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Taxes spur Steelers ownership deal

Are you ready for some football tax planning?

As soon as the presidential election results were finalized, some Major League Baseball players and agents starting making tax plans. Their concern (blogged here) is that their MLB incomes will be taxed at higher rates soon after Barack Obama is sworn in on Jan. 20.

Now the owners of an NFL team are following the Boys of Summer tax lead.

Steelers helmet Pittsburgh Steelers chairman Dan Rooney has been trying for months to put together a deal to buy out his four brothers' stakes in the team. That effort kicked into high gear when Obama was elected and, according to the Pittsburgh Tribune-Review, an agreement finally has been reached.

All business dealings with relatives are complicated. Add the big bucks of a professional sports team and the financial and familial pressure mounts.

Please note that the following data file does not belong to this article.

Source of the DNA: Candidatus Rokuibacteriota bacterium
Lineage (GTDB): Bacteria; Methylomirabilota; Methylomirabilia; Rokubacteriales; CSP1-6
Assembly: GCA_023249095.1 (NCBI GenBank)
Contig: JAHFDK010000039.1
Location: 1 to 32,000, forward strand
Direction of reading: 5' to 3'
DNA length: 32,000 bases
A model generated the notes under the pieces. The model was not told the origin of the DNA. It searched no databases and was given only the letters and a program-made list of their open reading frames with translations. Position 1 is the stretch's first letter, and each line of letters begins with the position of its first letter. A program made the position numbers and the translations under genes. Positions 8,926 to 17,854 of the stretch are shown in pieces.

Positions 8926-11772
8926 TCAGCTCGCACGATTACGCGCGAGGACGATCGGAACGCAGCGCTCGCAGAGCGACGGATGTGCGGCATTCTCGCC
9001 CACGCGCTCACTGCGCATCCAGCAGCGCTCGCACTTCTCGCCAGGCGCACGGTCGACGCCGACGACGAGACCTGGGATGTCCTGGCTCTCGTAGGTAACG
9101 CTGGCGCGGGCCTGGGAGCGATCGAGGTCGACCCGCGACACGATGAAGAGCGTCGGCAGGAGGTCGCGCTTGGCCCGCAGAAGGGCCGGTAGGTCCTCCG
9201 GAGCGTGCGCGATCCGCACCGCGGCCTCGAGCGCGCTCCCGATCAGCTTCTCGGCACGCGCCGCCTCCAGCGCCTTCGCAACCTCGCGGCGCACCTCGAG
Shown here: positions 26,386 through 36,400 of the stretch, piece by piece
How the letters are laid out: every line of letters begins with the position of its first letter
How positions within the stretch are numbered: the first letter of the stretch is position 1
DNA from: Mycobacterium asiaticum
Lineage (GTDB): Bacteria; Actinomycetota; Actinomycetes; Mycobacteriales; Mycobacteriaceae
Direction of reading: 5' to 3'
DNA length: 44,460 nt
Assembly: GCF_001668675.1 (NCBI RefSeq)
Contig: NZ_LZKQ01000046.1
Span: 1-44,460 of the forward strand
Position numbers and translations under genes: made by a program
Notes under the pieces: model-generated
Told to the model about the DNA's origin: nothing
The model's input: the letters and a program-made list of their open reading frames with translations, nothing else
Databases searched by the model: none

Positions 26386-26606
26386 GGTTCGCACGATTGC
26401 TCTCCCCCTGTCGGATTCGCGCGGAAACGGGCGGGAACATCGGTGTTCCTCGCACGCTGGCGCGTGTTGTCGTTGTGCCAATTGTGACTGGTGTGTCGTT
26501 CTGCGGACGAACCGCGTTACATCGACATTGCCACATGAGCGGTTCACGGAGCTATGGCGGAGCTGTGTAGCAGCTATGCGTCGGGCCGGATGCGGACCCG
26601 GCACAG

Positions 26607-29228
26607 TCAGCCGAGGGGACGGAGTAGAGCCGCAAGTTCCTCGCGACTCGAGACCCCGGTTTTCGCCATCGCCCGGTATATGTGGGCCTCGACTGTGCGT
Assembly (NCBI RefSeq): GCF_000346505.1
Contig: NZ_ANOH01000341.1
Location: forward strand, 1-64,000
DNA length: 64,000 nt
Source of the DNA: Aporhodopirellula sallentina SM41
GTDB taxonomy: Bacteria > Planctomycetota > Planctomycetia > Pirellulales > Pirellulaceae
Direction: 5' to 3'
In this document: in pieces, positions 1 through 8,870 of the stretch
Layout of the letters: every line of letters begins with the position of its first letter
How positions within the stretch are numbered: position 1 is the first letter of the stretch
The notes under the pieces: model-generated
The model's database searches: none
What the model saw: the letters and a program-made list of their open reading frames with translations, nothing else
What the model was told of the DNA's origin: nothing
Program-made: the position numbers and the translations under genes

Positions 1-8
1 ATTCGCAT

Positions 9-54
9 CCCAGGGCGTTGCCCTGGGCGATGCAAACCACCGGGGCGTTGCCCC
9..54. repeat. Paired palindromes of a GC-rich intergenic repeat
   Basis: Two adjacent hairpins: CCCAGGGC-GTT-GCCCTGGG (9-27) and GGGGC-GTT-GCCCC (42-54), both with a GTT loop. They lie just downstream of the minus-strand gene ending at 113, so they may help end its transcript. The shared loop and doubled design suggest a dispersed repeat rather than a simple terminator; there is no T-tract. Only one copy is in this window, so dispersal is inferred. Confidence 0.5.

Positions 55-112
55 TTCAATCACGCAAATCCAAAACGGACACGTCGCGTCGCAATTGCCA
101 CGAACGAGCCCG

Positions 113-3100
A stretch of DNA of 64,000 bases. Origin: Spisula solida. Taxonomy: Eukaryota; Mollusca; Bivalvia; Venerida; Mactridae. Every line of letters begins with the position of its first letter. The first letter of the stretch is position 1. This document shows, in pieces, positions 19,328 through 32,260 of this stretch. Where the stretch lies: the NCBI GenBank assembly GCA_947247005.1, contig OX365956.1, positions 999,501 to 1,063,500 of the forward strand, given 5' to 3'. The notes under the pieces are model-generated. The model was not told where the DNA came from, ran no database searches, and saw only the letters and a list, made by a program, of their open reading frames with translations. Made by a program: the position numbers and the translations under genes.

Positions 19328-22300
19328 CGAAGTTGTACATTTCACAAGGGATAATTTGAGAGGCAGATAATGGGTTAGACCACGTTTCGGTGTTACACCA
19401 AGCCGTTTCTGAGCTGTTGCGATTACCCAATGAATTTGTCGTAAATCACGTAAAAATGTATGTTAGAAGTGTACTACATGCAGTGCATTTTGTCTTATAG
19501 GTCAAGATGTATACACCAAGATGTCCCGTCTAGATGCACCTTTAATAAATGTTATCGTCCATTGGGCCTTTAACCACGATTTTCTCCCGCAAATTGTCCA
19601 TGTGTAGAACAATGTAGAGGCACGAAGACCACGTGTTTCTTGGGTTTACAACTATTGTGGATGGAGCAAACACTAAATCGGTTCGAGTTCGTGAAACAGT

The Rooney brothers told the Tribune-Review that their ownership situation also was hurried along by two other factors:

  1. NFL bylaws that demanded they divest from their increasingly lucrative casino gambling operations in Florida and New York; and

  2. Obama's election and the possibility that he might hike estate and capital gains taxes.

The late Art Rooney Sr. bought the football franchise in 1933 for $2,500. The team's value has been estimated at $800 million to $1.2 billion. The paper says that his four sons who are selling their shares in the team could get a total of $750 million after business debt is subtracted.


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